On Friday evening the entire world listened to a 2005 recording of Donald Trump bragging to Access Hollywood's Billy Bush about how he would grab women he found attractive "by the pussy" without their consent.
Within hours of the audio's release, women from across the world began to come forward with their own stories of being sexually assaulted by men in ways similar to the way that Trump described to make the point.
That same evening, Devin Faraci, editor-in-chief of the popular film blog Birth.Movies.Death, added his voice to the chorus of thousands already condemning Trump's comments and called the Republican nominee a "true ideological monster." Faraci also went on to take issue with other men speaking up to distance themselves from Trump's assertion that most men bragged about thinks like grabbing women "by the pussy" in locker rooms all the time.
I'm currently terrified of Trump dropping out and Pence, a true ideological monster, sailing through on being Not Trump/Hillary hate.
— devin faraci (@devincf) October 8, 2016
I am not wild about dudes #notallmen-ing this Trump pussy grabbing tape.
— devin faraci (@devincf) October 9, 2016
While a number of people echoed Faraci's statements and liked his anti-Trump tweets, one woman in particular was appalled at the performative display of solidarity with women considering that, by her account, Faraci himself had once grabbed her by the vagina against her will.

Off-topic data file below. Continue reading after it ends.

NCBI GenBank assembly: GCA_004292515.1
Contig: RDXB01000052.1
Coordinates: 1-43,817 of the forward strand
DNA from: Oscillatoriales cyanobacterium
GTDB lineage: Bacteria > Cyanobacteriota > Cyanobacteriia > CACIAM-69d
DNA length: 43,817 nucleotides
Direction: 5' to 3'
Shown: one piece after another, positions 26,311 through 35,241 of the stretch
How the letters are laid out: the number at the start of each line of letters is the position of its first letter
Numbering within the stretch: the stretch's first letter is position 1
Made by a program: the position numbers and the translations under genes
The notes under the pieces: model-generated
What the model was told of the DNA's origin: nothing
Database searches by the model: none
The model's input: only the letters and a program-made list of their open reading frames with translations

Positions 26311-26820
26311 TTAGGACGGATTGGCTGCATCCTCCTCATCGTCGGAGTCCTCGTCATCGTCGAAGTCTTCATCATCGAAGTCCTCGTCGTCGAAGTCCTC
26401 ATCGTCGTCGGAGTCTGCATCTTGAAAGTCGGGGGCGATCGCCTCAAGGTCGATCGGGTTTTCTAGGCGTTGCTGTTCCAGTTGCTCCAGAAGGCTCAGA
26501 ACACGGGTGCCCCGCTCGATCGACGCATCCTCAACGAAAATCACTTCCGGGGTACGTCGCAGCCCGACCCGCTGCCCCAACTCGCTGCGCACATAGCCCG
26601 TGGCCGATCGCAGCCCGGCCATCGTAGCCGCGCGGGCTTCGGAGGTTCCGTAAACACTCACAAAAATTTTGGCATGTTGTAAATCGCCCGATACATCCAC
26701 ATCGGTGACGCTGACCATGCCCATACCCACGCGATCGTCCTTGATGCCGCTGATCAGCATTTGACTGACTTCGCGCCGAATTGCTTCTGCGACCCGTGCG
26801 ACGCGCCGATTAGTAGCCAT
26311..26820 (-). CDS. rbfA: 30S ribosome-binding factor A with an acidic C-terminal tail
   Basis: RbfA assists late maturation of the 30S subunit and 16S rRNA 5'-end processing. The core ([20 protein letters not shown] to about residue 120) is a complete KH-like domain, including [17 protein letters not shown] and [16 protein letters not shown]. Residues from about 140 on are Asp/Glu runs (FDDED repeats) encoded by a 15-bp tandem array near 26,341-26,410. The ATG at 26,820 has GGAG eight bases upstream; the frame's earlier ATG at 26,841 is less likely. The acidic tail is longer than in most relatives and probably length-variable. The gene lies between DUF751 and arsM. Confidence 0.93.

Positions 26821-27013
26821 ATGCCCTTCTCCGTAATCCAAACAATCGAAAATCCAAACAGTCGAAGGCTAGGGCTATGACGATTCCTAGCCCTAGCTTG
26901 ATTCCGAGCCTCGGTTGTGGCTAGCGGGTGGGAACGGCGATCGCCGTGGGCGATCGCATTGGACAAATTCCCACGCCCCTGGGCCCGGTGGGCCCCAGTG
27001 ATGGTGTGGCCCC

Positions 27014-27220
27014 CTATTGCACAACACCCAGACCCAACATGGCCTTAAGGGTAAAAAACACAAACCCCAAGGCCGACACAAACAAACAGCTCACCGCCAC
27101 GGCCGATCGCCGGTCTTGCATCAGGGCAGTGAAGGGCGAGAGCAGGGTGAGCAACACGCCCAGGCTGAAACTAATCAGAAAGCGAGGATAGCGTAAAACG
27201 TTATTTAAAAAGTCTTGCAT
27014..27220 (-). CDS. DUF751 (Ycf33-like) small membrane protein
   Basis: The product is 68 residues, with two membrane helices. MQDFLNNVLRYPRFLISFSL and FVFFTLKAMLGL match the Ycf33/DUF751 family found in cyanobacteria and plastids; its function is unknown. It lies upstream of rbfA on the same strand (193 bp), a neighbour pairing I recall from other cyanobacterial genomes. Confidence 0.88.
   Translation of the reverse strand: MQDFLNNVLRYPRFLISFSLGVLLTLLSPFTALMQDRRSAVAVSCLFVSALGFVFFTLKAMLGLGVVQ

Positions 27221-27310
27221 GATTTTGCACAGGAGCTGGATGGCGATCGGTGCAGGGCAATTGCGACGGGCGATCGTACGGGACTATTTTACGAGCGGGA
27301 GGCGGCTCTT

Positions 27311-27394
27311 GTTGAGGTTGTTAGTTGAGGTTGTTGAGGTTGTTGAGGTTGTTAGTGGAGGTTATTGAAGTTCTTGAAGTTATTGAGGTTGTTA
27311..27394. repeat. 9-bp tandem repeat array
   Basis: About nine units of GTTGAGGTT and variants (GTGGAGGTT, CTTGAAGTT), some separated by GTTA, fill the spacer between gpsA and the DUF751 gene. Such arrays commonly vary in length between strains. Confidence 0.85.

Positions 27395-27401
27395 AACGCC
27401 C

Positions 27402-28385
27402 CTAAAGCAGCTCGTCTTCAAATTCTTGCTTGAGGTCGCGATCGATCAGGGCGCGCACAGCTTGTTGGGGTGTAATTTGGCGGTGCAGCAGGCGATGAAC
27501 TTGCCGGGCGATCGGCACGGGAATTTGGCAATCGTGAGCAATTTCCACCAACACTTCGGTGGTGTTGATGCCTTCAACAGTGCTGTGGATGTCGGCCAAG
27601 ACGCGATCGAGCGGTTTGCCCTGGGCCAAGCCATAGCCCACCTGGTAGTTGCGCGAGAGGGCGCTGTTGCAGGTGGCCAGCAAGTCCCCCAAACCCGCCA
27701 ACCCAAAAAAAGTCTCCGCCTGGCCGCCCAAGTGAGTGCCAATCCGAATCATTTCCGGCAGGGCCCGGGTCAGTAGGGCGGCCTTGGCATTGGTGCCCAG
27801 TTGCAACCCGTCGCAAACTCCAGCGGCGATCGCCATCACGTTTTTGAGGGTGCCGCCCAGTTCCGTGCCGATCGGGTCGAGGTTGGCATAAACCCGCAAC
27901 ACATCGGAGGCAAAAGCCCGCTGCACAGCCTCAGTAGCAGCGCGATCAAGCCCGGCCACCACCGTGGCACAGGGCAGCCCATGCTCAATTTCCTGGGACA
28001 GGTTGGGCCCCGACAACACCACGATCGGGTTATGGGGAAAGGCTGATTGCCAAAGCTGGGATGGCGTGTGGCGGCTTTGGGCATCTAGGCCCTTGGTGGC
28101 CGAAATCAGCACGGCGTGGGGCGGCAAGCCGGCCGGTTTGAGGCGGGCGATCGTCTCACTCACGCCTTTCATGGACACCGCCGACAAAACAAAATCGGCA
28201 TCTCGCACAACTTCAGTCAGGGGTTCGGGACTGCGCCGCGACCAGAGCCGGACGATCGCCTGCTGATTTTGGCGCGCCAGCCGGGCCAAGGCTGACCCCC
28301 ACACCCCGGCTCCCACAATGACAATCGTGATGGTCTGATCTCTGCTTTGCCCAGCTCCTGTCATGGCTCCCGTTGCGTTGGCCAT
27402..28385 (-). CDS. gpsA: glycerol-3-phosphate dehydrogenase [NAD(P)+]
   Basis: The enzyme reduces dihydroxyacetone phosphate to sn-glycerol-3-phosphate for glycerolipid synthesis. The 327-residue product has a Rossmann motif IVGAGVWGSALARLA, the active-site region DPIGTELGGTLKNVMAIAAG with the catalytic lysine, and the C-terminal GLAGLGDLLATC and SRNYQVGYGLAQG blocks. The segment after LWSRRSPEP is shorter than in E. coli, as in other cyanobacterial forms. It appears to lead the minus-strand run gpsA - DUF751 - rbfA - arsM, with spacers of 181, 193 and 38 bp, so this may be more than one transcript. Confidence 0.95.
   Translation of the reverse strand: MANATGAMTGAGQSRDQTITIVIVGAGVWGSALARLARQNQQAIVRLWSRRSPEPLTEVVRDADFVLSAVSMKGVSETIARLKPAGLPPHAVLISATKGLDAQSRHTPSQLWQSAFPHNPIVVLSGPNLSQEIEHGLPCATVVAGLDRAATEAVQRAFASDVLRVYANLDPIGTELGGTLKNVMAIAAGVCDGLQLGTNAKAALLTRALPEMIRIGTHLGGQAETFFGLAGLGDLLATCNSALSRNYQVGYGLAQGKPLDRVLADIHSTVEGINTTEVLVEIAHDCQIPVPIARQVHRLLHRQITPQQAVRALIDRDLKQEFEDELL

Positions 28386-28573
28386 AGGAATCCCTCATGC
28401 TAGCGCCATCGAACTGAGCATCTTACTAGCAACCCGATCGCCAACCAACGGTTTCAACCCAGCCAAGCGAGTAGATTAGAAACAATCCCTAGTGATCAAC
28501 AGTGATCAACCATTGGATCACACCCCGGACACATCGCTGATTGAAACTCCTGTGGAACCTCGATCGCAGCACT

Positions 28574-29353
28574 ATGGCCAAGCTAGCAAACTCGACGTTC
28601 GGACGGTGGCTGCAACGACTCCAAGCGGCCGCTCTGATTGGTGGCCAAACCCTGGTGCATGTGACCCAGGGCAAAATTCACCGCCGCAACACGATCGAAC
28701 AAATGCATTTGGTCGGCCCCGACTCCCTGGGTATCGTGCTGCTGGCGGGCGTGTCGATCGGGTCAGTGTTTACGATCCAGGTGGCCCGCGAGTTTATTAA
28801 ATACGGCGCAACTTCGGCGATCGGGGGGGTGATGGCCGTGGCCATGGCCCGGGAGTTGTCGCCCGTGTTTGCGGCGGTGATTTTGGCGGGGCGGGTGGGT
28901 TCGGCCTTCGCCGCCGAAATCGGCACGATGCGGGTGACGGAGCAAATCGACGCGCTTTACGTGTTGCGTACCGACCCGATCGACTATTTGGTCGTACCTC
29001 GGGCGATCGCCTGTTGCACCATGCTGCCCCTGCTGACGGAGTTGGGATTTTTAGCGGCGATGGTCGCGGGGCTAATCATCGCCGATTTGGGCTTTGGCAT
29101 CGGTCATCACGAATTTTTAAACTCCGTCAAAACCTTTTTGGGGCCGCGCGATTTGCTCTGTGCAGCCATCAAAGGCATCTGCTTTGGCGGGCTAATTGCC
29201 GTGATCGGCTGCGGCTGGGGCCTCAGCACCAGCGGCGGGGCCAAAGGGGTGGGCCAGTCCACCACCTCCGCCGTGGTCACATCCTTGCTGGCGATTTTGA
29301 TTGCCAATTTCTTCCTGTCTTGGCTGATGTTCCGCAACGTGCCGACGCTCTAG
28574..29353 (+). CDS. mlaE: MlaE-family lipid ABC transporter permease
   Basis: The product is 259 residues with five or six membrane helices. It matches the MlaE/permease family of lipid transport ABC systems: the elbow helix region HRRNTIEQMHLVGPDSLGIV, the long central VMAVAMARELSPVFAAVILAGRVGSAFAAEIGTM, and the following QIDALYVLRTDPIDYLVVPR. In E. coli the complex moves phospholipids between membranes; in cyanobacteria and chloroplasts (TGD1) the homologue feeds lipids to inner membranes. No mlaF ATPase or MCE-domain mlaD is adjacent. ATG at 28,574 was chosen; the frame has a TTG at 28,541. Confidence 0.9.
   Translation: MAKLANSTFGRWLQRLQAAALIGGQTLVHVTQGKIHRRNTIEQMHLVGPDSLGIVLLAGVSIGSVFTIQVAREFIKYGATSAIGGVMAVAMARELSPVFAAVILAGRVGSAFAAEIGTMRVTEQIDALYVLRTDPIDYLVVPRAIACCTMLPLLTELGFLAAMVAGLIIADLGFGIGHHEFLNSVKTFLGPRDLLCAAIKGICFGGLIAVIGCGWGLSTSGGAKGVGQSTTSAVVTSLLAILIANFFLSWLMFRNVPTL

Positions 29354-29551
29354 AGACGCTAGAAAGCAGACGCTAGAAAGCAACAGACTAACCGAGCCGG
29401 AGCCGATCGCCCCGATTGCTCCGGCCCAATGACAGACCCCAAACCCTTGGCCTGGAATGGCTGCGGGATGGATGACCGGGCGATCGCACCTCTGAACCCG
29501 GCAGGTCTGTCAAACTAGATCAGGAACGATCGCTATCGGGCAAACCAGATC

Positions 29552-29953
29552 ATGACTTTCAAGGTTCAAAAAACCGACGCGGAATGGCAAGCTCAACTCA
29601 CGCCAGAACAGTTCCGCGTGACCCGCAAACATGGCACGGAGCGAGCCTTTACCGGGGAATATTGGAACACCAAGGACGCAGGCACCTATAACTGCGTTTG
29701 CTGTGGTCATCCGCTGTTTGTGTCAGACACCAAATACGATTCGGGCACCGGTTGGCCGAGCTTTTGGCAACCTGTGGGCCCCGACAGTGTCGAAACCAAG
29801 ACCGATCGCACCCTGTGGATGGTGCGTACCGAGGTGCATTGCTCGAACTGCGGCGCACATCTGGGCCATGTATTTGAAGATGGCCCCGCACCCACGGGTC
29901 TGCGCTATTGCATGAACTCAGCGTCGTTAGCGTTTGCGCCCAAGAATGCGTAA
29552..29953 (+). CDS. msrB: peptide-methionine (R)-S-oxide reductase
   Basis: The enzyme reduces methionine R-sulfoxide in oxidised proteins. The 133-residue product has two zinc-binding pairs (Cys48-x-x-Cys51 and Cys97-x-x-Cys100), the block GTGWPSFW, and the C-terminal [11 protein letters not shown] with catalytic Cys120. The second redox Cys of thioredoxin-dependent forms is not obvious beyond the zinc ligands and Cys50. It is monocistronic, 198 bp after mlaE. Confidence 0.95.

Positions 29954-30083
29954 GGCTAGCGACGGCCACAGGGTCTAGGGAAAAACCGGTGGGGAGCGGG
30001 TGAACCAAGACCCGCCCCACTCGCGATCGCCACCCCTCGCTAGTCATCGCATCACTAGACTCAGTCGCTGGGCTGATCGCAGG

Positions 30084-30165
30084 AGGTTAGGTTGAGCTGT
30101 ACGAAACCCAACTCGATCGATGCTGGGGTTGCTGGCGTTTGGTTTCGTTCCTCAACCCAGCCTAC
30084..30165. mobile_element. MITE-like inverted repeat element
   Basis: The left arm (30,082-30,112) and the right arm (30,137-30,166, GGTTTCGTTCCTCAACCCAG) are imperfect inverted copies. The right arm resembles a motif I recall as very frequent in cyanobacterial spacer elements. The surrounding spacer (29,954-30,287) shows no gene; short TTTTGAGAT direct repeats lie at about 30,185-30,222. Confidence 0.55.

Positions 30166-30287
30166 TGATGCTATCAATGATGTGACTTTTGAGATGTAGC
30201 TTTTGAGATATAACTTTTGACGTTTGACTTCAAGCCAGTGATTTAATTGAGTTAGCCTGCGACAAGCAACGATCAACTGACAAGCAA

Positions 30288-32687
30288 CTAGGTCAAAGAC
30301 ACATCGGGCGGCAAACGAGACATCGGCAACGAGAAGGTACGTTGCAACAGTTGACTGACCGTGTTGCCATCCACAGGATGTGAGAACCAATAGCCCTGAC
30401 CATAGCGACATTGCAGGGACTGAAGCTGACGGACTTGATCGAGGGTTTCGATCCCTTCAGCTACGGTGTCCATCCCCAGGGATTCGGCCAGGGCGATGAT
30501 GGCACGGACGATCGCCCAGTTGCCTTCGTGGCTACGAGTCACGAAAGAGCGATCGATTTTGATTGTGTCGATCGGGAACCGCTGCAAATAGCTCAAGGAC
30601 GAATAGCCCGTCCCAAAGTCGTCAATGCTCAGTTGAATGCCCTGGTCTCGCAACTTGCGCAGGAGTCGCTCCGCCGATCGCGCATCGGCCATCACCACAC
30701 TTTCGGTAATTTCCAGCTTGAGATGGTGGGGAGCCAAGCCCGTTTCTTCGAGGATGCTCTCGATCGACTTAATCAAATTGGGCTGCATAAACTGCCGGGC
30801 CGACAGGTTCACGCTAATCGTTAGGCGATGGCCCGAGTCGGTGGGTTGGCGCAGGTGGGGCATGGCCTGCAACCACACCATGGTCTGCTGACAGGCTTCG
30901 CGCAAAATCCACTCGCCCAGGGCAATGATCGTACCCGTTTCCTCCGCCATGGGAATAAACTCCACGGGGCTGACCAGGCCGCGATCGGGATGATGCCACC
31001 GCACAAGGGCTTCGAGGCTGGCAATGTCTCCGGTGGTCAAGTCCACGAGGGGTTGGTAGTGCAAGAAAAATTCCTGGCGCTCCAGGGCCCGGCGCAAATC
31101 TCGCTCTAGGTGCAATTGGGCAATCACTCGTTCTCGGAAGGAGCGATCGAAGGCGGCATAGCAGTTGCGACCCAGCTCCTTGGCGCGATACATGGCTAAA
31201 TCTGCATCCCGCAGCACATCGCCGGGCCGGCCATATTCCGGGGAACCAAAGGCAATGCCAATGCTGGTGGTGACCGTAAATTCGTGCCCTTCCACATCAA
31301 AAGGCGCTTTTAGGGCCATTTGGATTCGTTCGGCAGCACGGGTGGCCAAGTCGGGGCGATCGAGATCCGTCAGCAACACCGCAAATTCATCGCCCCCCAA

"Do you remember grabbing me by the pussy and bragging to our friends about it," she tweeted. "Telling them to smell your fingers?"
@devincf quick question: do you remember grabbing me by the pussy and bragging to our friends about it, telling them to smell your fingers?
— INVISIGOTH (@spacecrone) October 9, 2016
Minutes after the woman's tweet went live and began to rack up shares, Faraci responded, stating that he didn't remember having ever grabbed the woman, but that he believed her account of the events, and was begging for her forgiveness.
Undeterred by Faraci's non-apology, the woman went on to describe how he allegedly forced his hand down her pants, fondled her, and then proudly bragged to other people about having "fingerbanged" her. The decision to speak up about the alleged assault, the woman explained, wasn't to hurt Faraci, but rather to make it clear that Trump's mistreatment of women is an all too common phenomenon, even among men who think they are somehow above such things.
"I've avoided making that public for over a decade but I guess my rage at trump has uncasked the Gorgon in me," the woman explained. "It's not just your Trumps or your Republicans, it's your friendly neighborhood film critics and twitter feminists."
The woman went on to elaborate she she chose to publicize the allegations about Faraci out on Twitter specifically for a number of specific reasons—chief among them the fact that he'd opted to voice his opinions about another man assaulting a woman in such a highly-visible, public way.
"I think in this political climate it is no longer time to work on letting things go, being quiet, figuring out how to move on," she said. "Maybe right now it's time to cut the bullshit."
In the wake of the accusations being leveled at him, Faraci has gone on to retweet a handful of anti-Trump memes and share his thoughts on the recently-cancelled Showtime series Penny Dreadful.